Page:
The Oxford House Industrial History Society had a conducted tour around the Navigation Colliery site at Crumlin in May 2015 as work to conserve the site and turn it into something useful finally gets under way. Many thanks to Glofa Navigation Trust for entertaining us and doing the business.

Aberbeeg South (also known as 'Budds') to the North of Navigation was the house coal pit and opened in 1924. The site has been cleared, a brick wall next to Navigation and a large flat concrete area near the tips at ST 213993 remain. Both collieries closed in 1967.


Quick links to :-     Newbridge     Crumlin     Kendon     Mynyddislwyn Mountain

Kendon Colliery, first site - ST 2020 9877

The first Kendon Colliery is shown on maps from 1813 and is shown as 'disused' by 1899.

Kendon Colliery, second site - ST 2038 9883

Kendon Colliery had moved to this second site in the 1890s but it is listed as 'suspended' by 1923 but probably worked periodically after that until the late 1940s.

Millbrook Colliery - ST 2016 9880

The Millbrook Colliery Co worked on the site of the old Kendon Colliery with at least two levels to the north from c1900 to c1947.

Rosemont Colliery - ST 2058 9883

Rosemont Colliery worked a number of levels further down the valley, from before 1918 to c1938.

Rosemont level - ST 2048 9883

Rosemont level was a modern working of the previous Rosemont No 2 level in the 1960s.

Crumlin brickworks, Kendon

Crumlin brickworks at Kendon appears on OS maps between 1916 and 1938. The only brick I've seen is imprinted 'Davies Bros Crumlin', the owners of Kendon Colliery.

Mynyddislwyn Mountain

Quick links to :-     Newbridge     Crumlin     Kendon     Mynyddislwyn Mountain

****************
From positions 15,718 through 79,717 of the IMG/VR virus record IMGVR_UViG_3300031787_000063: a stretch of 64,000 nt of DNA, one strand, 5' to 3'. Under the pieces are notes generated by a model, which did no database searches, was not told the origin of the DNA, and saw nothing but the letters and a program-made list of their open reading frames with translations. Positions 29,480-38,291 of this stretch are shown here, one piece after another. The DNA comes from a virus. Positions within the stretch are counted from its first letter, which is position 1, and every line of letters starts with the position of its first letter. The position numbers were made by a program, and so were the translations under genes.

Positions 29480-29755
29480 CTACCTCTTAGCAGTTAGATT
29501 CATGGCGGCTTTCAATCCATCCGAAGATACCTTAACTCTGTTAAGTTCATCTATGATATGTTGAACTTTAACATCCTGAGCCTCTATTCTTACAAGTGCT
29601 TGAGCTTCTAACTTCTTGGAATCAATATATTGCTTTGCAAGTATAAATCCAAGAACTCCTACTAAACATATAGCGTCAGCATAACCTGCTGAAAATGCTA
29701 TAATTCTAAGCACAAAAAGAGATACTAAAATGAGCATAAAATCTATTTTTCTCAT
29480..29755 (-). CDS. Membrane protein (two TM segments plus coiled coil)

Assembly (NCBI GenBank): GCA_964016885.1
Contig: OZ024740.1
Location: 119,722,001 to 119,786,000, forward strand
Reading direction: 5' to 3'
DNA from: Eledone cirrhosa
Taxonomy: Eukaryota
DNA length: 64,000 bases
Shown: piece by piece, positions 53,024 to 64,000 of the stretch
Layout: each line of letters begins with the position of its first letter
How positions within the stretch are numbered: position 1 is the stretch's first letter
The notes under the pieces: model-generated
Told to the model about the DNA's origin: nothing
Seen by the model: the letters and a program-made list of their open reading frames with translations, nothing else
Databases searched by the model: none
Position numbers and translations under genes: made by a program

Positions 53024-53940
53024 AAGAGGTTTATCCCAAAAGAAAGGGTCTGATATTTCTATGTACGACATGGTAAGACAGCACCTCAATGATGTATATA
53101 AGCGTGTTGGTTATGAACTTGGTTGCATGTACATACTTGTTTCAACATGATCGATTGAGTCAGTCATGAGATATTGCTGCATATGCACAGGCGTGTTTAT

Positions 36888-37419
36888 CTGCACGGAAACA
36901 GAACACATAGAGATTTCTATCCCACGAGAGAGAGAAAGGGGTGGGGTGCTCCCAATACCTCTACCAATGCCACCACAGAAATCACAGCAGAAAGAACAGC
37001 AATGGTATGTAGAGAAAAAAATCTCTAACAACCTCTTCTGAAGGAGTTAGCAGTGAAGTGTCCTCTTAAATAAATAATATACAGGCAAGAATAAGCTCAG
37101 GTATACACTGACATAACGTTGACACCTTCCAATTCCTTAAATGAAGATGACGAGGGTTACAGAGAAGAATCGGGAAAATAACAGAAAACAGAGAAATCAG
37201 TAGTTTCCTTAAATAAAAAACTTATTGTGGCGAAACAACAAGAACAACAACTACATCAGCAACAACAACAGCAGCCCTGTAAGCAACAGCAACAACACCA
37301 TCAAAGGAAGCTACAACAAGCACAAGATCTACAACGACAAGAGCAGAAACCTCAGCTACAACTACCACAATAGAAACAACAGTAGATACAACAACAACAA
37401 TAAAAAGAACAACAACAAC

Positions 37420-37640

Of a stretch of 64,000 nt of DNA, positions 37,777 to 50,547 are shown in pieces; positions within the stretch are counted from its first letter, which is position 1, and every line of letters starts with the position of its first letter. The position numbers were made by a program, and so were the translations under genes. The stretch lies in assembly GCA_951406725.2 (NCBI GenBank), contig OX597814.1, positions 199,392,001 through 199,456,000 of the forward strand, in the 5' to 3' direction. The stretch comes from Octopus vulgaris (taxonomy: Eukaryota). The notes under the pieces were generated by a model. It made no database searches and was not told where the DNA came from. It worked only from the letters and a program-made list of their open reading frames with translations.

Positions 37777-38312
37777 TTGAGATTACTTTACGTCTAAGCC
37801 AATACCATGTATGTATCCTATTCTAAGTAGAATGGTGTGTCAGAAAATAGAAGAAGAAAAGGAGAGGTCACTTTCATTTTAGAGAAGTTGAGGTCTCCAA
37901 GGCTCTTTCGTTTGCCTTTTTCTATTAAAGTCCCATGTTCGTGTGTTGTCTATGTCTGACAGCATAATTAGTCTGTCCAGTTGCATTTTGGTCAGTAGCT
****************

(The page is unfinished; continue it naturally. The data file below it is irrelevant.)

Mynyddislwyn Quarry or Cae'r Llwyn Quarry - ST 1830 9370
Cae'r Llwyn Colliery - ST 1838 9416

Mynyddislwyn Quarry or Cae'r Llwyn Quarry was already a substantial quarry at the time of the 1846 Tithe Map and continued working until the late 1960s at least, supplying stone for the Elan Valley dams and Llanwern steelworks. In 1897 a tramway was proposed to connect the quarry with Cae'r Llwyn Colliery and the down to the Crooked Bridge at Pont Gam and then up to the railway near Gelligroes. Sadly it was not built.

Cae'r Llwyn Colliery was opened c1880 and finally closed c1925, having been abandoned twice. Its owners included the Pengam Colliery Co and the Mynyddislwyn Colliery Co. There are no appreciable remains.

Graig Farm - ST 2003 9453 and Pendaren - ST 1892 9469

Graig Farm is a relatively new farm, believed to have been created about 1911 as Upper Sychpant Farm, becoming unoccupied by 1972.
There's some ironmongery in the stream at Pendaren, could be agricultural or remains of an old level.

Sychpant Farm - ST 2041 9435

Sychpant means dry valley or hollow, odd when there is a sizeable stream there. Could the stream have been dammed further up the valley in older days, or does it refer to the actual spot which is like a platform type hollow that the farm is built on? The farm was occupied from at least the early 1800s to 1953.

Pant-y-Resk Colliery and Farm - ST 2035 9565

Acknowledgments, sources and further reading.

'A historical tour around Mynyddislwyn Mountain' by Len Burland, Old Bakehouse Publications.
'The Cwmcarn Dam Disaster' by Tony Jukes, Danygraig Books.
'Halls Tramroad' by Foster Frowin - A comprehensive five-part article appeared in 'Archive' magazine, Issues nos 55, 56, 59, 60 and 66 with loads of original photos and the 1840s tithe maps. Fascinating reading!!
Thanks to :- Andrew Gadd, David Williams, Steve Davies, Rob Southall, Richard Terrell, Lin Bryant, Chris Bartley,